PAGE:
Ariel Center for Policy Research


NATIV  ■ Volume Twenty  ■ No. 2 (115)  ■ March 2007 ■ Nisan 5767 ■ Ariel Center for Policy Research


David Bukay

Islamic Propoganda (Da`Wah) Towards the West


Louis René Beres

After the Falling Rockets from Lebanon


Azriel Lorber

On Technological Failures and Future Wars

Bernard Smith

Deter a War – Or Win It (2)

Erez Uriely

Anti-Semitism in Contemporary Norwegian Caricatures


Manfred Gerstenfeld

Anti-Israelism and Anti-Semitism:
Common Characteristics and Motifs

Eli Maislish

The Establishment of Trans-Jordan in 1922: An Eternal “Kingdom” or an Artificial Regime Lacking a Basis for Existence

The Middle East

Xu Xin

The Jewish Community in Kaifeng China,
An Island of Relative Tranquility in the Diaspora


Steven Plaut on Jewish Divide over Israel by Edward Alexander and Paul Bogdanor Shulamit Geva on Studies in Hebrew Poetry and Jewish Heritage, in Memory of Aharon Mirsky

Book Reviews

Literature and Art Supplement - Dror Eydar, Editor

Peter S. Hawkins

Dante, the Bible and the New Covenant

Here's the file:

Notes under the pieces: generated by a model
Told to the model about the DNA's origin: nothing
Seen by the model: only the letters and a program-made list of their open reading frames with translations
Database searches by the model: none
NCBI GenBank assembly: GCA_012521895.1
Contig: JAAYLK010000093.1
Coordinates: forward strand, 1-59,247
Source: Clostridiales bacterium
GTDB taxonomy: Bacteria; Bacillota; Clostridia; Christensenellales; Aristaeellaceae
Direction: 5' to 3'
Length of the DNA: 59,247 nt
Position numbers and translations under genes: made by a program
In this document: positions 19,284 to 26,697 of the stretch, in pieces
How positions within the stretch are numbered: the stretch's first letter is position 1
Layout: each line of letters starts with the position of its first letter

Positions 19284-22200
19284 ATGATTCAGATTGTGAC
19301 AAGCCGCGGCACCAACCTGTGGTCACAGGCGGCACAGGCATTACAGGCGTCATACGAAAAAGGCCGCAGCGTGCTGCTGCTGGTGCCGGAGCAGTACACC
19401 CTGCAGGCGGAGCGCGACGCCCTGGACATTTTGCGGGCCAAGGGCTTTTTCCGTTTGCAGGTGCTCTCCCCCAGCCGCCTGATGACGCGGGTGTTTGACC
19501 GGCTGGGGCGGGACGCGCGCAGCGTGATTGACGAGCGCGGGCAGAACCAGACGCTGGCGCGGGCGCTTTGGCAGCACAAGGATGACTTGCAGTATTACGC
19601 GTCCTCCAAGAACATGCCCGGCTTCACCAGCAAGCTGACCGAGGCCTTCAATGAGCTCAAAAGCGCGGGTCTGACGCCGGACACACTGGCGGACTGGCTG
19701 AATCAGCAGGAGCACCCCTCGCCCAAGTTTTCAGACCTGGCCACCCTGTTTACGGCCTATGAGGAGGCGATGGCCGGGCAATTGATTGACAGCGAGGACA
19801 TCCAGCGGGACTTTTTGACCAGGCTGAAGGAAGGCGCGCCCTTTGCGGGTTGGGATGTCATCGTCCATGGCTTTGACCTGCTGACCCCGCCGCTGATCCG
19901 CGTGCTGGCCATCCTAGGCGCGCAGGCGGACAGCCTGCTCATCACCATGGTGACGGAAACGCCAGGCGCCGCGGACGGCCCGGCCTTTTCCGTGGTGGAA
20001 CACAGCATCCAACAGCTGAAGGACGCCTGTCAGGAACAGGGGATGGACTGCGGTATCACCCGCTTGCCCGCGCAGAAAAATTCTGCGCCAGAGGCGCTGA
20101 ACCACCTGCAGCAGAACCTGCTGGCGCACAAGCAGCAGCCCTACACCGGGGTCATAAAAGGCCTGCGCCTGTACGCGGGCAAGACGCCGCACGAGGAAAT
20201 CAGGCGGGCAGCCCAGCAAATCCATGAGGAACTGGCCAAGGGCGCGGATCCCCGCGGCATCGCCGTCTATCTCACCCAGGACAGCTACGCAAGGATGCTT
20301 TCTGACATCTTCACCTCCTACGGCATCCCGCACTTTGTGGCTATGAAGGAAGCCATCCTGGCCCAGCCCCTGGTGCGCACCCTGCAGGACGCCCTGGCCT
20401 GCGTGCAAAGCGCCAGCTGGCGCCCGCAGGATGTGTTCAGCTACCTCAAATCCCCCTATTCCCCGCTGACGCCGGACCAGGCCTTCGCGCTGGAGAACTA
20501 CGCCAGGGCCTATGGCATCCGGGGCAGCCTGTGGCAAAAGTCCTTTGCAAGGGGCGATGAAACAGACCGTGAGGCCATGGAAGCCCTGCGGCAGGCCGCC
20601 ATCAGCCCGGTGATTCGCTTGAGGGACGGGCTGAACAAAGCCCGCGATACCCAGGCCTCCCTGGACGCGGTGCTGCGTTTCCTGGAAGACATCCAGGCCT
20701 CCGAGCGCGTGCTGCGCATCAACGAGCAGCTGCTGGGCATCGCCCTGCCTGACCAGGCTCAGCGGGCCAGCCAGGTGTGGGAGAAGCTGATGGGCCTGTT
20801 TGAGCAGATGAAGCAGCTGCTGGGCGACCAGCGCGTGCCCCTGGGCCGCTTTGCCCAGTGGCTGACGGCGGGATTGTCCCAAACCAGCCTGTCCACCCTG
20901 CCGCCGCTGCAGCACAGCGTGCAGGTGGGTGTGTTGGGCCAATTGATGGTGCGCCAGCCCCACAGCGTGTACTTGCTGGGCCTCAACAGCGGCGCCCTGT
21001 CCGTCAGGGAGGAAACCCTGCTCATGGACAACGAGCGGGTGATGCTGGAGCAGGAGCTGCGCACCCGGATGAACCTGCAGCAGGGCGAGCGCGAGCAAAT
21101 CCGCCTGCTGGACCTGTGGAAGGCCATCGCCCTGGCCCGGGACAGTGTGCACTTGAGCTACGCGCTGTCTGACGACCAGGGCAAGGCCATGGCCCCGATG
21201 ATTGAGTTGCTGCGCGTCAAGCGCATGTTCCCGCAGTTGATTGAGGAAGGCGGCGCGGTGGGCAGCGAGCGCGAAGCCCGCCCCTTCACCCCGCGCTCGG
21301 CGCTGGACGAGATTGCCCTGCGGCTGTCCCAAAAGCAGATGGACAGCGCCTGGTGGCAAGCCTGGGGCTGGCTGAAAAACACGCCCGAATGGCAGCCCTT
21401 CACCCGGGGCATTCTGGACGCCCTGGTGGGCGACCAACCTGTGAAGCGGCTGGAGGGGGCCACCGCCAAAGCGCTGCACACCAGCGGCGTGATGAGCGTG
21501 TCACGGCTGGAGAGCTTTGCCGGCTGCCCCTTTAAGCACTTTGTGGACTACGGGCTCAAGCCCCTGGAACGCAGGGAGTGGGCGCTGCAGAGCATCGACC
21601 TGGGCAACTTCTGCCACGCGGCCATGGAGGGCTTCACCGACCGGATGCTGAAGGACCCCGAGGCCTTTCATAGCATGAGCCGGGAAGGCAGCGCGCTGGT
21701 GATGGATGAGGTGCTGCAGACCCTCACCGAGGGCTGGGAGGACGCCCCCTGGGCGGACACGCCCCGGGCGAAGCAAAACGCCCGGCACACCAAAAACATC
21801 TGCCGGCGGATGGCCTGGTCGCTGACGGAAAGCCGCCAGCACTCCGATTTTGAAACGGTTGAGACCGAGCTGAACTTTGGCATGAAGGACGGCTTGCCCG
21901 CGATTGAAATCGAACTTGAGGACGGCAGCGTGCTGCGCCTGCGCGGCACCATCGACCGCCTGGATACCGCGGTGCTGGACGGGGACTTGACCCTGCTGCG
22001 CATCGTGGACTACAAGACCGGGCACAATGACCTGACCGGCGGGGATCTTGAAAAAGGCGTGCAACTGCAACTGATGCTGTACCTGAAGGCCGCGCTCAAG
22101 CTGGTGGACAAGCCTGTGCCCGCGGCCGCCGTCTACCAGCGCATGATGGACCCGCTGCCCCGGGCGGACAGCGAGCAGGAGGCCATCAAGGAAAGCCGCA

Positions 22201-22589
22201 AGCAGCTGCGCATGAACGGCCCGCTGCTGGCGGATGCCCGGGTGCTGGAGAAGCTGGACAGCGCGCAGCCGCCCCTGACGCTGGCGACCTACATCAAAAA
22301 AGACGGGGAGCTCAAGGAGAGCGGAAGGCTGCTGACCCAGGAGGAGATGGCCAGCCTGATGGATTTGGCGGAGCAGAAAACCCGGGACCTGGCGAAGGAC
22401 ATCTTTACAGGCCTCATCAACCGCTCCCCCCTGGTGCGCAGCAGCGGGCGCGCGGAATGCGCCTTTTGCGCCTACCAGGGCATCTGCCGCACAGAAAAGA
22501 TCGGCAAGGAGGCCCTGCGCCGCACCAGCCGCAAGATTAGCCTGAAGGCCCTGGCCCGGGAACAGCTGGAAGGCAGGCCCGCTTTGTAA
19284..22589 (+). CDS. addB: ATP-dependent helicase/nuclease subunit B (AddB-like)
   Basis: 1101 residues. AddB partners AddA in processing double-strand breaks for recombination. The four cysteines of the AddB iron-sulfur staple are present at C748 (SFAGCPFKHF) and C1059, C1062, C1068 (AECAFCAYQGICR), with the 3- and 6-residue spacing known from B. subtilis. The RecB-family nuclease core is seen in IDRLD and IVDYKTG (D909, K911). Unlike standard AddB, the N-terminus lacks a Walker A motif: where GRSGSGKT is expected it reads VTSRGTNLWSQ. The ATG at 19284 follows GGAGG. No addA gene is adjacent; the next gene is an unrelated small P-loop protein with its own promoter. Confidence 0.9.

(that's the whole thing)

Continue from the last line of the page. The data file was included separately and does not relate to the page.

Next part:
Alexander Rofe

The History of Israel and its Beliefs

Chava Pinchas-Cohen Aliza Reuveni


Dror Pimentel

Poetry in Prose

Dante Alighiery, The Divine Comedy, The Inferno, The Third Canto, translation: Arieh Stav

Translated Poetry

Miri Tzachi – Photos from this year’s Venetian Carnival of Masks


Prof. Edward Alexander ■ Dr. Yoram Beck ■ Dr. Aharon Ben-Ami ■ Ephraim Ben-Haim ■ Prof. Yosef Ben-Shlomo ■ Prof. Louis René Beres ■ Prof. Yirmiyahu Branover ■ Dr. David Bukay ■ Dr. Netta Kohn Dor-Shav ■ Prof. Paul Eidelberg ■ Dr. Raya Epstein ■ Naomi Frenkl ■ Dr. Giora Goldberg ■ Prof. Raphael Israeli ■ Shmuel Katz ■ Dr. Mordechai Nisan ■ Aron Pappo ■ Prof. Shlomo Sharan ■ Dr. Martin Sherman ■ Prof. Eliav Shochetman ■ Prof. Ezra Sohar ■ Yoash Tsiddon-Chatto ■ Dr. Laurence Weinbaum ■ Prof. Hillel Weiss

Editorial Board

NATIV Website in Hebrew:

Editor: Arieh Stav Associate Editor: Michael Or Managing Editor: Itta Horol
Publishing Director: Leah Kochanowitz ■ Subscription Manager: Eli Maislish
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Islamic propoganda (da`wah) towards the west

David Bukay
For the complete text of this article (in English), click here.

Islamic Propaganda (da`wah) towards the West is the most sophisticated, precisely because it takes the extreme outlook of: We are the best in all spheres of life. From this high level of pretentiousness, it is hard to argue with all its absurdities. Can you argue with assertions like: “In time of war, Islam decreed humane rules of war many centuries before such ideas were put into conventions and agreements in the West?” Or: